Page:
Sunday, June 5, 2011


My husband and I made a cemetery trip to our parents' and grandparents' graves on Memorial Day. The sky was overcast and the wind was blowing. I found the visits peaceful. I also remembered several family stories with a chuckle. My parents' first date was a ride through the cemetery. One Memorial Day, my Dad drove by a park where my mother and her sister were playing tennis. He stopped to talk to the two lively pretty girls and wanted to prolong the encounter. Not having any other ideas, he asked them to go for a ride to look at the flowers in the cemetery. They accepted his offer and my parents' courtship began.

Ten years of so before my mother died, my parents moved into a new home which was adjacent to a cemetery. When a family member asked Mom if she thought living next to a cemetery was a bit eerie, she laughed and replied she enjoyed quiet neighbors. With her nursing background, she understood death was part of life. Among other many other things, I miss her sense of humor and our walks through the cemetery with our dogs. As her arm brushed mine, we talked, laughed, and untangled dog leashes. I miss those talks about our family, books we were reading, and the bunnies nesting along the fence. When I was in the cemetery with her, she frequently remarked she didn't like gaudy artificial flower arrangements on graves. Perhaps my Dad remembered Mom's remarks when he picked someone else's lilacs from an alley and placed them in a coffee can on her grave.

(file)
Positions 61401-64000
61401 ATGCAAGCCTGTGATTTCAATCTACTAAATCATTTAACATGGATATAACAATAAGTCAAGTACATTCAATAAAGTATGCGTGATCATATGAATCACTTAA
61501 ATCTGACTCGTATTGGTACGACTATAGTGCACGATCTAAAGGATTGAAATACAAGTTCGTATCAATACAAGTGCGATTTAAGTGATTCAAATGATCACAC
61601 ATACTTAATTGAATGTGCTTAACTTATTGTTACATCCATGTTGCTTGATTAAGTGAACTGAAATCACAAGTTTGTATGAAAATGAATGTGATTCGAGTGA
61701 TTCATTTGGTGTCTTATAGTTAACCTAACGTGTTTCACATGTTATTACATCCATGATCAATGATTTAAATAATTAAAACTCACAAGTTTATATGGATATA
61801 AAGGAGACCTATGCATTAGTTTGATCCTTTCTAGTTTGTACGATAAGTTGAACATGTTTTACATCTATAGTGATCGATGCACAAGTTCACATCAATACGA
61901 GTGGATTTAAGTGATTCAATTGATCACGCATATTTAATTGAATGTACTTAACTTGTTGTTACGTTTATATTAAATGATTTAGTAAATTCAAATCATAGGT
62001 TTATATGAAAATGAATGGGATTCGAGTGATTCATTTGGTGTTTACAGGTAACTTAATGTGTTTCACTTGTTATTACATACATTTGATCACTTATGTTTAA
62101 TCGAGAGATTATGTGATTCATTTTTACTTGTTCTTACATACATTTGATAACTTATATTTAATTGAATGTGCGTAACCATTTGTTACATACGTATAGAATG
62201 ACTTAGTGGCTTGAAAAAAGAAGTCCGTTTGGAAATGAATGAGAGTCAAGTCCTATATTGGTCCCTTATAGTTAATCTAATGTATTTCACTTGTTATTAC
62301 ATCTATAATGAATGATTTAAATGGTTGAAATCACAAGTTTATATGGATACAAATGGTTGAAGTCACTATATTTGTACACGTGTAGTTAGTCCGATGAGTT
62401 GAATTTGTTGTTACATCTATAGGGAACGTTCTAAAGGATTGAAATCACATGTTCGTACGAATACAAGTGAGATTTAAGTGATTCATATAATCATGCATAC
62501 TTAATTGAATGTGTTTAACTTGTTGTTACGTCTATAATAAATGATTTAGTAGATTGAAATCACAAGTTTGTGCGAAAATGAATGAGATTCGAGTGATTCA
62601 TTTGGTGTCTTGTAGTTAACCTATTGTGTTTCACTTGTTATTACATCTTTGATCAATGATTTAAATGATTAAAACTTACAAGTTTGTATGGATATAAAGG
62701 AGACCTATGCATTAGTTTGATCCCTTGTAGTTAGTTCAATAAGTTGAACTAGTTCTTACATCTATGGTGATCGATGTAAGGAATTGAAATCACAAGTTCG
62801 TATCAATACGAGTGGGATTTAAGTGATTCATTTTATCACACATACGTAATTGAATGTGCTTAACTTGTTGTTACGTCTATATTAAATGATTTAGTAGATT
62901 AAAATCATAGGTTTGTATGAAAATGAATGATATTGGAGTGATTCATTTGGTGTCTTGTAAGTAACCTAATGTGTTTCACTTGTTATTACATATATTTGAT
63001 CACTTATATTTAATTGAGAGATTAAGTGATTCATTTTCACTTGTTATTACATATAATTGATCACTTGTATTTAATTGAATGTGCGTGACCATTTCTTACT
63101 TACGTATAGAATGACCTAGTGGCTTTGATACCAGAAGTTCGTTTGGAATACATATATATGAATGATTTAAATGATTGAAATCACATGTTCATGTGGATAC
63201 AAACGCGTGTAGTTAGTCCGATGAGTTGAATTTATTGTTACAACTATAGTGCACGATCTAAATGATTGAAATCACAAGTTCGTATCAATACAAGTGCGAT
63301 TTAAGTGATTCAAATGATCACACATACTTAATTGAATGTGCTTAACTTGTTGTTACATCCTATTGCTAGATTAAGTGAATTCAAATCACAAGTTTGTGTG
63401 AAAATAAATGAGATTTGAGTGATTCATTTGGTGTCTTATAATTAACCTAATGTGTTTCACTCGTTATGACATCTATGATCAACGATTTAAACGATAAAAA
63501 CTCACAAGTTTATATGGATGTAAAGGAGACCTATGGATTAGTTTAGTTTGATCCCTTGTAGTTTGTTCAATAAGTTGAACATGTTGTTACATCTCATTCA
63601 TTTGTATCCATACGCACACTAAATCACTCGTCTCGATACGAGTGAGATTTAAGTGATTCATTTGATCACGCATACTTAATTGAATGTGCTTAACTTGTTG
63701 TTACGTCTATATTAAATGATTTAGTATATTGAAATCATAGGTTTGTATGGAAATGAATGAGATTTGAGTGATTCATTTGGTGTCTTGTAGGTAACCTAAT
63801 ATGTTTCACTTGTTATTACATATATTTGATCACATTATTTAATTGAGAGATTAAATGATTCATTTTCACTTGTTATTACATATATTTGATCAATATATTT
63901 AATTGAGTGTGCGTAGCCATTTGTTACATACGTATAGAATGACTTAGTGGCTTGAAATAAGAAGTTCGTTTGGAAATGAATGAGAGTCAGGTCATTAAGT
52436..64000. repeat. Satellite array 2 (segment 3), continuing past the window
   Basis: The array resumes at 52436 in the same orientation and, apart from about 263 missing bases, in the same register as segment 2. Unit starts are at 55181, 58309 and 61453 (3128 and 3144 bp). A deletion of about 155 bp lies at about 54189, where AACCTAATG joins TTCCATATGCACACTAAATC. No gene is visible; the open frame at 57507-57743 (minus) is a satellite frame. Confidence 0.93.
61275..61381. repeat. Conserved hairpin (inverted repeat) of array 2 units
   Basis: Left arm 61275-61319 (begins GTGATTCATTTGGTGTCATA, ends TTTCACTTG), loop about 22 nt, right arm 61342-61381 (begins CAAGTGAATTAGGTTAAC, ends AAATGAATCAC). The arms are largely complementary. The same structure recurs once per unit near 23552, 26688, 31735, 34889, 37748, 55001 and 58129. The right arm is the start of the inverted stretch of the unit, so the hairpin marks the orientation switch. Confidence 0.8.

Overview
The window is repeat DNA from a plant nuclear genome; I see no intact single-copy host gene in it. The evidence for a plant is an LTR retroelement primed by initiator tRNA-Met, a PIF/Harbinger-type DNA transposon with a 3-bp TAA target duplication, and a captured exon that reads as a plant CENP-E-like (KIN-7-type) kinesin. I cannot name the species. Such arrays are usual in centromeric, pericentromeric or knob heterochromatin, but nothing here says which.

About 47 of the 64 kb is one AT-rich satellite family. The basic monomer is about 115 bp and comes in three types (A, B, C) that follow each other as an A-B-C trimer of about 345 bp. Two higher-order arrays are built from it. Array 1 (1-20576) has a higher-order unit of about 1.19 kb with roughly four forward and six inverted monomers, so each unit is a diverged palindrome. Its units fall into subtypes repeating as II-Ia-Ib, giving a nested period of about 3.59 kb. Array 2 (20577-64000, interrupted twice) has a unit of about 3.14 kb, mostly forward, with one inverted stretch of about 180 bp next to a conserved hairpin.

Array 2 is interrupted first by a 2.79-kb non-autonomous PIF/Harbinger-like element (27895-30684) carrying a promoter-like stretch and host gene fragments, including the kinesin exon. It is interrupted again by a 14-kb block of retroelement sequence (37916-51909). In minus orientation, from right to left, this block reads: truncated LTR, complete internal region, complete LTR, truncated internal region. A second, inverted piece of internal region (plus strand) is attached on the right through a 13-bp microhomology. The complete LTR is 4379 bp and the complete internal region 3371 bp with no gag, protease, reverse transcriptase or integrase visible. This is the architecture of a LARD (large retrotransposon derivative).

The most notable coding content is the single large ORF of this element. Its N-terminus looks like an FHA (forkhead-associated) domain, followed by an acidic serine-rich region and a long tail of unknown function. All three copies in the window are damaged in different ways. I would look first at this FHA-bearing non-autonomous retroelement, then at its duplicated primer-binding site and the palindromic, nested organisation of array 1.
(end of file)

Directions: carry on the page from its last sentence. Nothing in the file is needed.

My husband's mother is buried in a small sweet country cemetery. When we arrived there, a gentle mist was falling. We left a pot of red and white flowers near her stone because she loved red. Although I visited there with her one time, I am less familiar with the stories associated with that cemetery. I wish I knew more of them.

Cemetery visits are only one way to remember. As I planted my beans and tomatoes, I thought of my grandfather who always had a beautiful garden. Lilacs also remind me of him. I think of him when he was a young man in 1918 who wanted nothing more than to come home from France "before the flowers bloomed." The smell of fresh baked orange rolls carries me back to my grandmother's pink kitchen. Spending a few minutes remembering those who have gone before enriches my life.

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